The U.S. basketball team has shunned the Olympic Games athletes’ villages since 1992. The team stayed on a ship at the 2004 Games in Athens, used hotels in Beijing in 2008 and London in 2012, and now they are being housed on a luxury cruise ship. Regarding overall security, striking police officers held up a banner at the Rio airport that read, “Welcome to Hell: police and firefighters don’t get paid, whoever comes to Rio de Janeiro will not be safe.” The governor of Rio de Janeiro declared a “state of financial disaster” in order to free funds to meet rising costs. It may have made sense in 2009, when the IOC awarded Rio, the first South American city, with the boon of hosting the Olympics, but to many, this endeavor has proven today to be at best an epic exhibition of nerve.
The IOC was founded in 1894, when only the spectators who were physically present could watch the Olympics. Travel was slow, difficult to arrange, and expensive. In addition to advances in technology enabling everyone anywhere to tune in, the size of today’s games may call for a new “decentered” business model.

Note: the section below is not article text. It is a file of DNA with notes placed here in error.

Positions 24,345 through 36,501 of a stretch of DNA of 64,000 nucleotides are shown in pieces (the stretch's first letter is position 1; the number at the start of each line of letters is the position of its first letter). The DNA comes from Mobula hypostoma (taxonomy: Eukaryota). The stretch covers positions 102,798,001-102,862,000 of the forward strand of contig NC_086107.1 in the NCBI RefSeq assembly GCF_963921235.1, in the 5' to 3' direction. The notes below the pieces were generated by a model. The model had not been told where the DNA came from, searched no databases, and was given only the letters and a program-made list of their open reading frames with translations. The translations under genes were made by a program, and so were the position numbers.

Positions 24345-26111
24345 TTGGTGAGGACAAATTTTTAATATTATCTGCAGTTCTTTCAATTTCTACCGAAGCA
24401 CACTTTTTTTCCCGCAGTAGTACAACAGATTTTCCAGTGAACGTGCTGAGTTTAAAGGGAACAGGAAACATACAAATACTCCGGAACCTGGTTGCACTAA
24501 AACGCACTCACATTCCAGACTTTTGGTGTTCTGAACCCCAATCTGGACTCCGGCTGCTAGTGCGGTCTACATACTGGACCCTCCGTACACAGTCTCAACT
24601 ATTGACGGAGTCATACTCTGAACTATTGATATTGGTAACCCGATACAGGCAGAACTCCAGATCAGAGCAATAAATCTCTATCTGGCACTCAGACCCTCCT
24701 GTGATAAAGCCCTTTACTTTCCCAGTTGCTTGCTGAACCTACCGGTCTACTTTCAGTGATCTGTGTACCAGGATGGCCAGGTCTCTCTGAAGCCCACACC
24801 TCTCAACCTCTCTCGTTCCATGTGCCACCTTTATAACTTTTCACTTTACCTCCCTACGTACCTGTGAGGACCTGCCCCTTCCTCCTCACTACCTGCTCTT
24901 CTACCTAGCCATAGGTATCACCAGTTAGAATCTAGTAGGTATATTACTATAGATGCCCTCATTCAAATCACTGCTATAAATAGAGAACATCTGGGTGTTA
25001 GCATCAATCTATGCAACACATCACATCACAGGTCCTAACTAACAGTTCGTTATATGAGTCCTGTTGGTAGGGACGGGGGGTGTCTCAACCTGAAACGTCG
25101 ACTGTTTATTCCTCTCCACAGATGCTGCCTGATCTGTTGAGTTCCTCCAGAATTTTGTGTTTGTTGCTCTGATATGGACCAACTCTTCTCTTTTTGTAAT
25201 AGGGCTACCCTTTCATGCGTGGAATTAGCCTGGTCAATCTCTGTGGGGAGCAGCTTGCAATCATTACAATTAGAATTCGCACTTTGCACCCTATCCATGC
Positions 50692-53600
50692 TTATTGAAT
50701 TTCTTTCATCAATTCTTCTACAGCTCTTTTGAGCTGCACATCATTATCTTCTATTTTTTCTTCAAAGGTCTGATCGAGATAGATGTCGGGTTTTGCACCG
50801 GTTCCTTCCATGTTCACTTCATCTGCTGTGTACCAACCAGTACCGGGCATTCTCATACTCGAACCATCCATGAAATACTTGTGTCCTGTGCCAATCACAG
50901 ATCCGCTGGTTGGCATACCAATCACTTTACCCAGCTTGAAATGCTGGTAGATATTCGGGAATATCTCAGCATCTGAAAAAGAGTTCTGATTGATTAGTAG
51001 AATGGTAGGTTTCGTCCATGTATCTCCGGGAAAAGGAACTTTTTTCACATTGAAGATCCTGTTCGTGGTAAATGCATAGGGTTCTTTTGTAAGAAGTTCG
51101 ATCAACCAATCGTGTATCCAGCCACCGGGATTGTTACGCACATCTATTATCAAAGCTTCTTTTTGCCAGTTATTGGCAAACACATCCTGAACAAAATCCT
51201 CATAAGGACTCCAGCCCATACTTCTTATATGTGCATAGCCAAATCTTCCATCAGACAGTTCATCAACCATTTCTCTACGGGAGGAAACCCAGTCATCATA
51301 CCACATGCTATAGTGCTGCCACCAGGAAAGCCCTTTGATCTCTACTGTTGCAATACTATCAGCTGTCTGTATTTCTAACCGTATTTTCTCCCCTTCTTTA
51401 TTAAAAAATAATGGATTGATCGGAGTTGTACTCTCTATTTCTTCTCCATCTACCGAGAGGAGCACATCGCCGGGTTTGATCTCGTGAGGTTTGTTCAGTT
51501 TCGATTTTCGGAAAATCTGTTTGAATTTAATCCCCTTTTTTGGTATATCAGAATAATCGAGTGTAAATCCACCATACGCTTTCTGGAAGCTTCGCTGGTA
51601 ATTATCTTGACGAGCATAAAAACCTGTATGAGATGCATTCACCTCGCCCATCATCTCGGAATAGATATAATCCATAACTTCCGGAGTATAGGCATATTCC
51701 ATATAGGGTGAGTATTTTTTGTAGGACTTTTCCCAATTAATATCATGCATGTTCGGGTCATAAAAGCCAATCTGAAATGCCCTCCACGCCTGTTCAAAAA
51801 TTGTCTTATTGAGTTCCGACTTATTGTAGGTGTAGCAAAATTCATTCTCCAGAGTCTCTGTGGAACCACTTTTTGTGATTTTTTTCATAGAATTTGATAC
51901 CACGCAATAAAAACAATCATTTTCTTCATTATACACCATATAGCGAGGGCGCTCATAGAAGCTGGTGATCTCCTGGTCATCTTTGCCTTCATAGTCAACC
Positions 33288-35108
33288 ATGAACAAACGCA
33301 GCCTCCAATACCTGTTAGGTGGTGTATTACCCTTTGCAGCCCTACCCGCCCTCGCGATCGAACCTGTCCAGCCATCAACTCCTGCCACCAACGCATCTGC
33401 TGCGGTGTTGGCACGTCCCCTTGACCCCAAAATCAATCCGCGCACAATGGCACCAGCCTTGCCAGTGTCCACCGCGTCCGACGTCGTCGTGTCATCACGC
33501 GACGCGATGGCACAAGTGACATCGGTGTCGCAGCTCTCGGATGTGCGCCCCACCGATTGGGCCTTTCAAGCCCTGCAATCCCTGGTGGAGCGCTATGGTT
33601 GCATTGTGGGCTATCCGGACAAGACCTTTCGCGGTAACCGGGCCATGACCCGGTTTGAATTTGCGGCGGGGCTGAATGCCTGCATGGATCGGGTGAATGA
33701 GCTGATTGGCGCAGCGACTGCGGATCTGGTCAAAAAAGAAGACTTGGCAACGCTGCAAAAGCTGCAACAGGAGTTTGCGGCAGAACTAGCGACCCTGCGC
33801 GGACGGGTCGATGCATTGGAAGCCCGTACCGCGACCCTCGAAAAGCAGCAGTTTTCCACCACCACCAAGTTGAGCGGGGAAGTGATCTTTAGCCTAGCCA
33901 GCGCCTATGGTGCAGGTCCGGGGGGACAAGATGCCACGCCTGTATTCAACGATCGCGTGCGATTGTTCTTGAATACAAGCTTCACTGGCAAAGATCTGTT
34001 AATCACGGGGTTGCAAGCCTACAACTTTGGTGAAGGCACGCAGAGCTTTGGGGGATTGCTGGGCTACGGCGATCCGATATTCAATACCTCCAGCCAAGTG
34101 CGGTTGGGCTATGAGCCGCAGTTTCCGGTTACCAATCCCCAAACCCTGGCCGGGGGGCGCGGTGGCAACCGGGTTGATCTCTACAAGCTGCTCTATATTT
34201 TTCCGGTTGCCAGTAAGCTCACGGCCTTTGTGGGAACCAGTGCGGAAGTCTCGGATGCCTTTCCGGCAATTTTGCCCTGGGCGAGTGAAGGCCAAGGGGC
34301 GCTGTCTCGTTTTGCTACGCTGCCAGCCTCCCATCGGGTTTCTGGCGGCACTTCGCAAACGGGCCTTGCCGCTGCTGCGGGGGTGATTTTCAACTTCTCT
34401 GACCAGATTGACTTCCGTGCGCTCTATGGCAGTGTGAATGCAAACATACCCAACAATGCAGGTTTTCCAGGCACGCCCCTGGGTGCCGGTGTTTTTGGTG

Since 1980, the number of events held at the Summer Olympics has increased by 50 percent, the number of athletes competing and countries participating has nearly doubled, and the number of people needed to operate the games has tripled. The London Olympics, where more than 10,000 athletes competed, required a support staff of 350,000 people.
Christesen does not deny that there is something special about the pageantry of the opening and closing ceremonies for the world’s biggest sporting event. He recommends that the athletes be flown to attend these two events.
These ceremonies could be permanently situated in a single place that would become the spiritual center of the Olympics. Lausanne, Switzerland, where the IOC is headquartered, or Olympia, Greece, the place where the Olympics originated nearly 3,000 years ago, would be a couple of good options.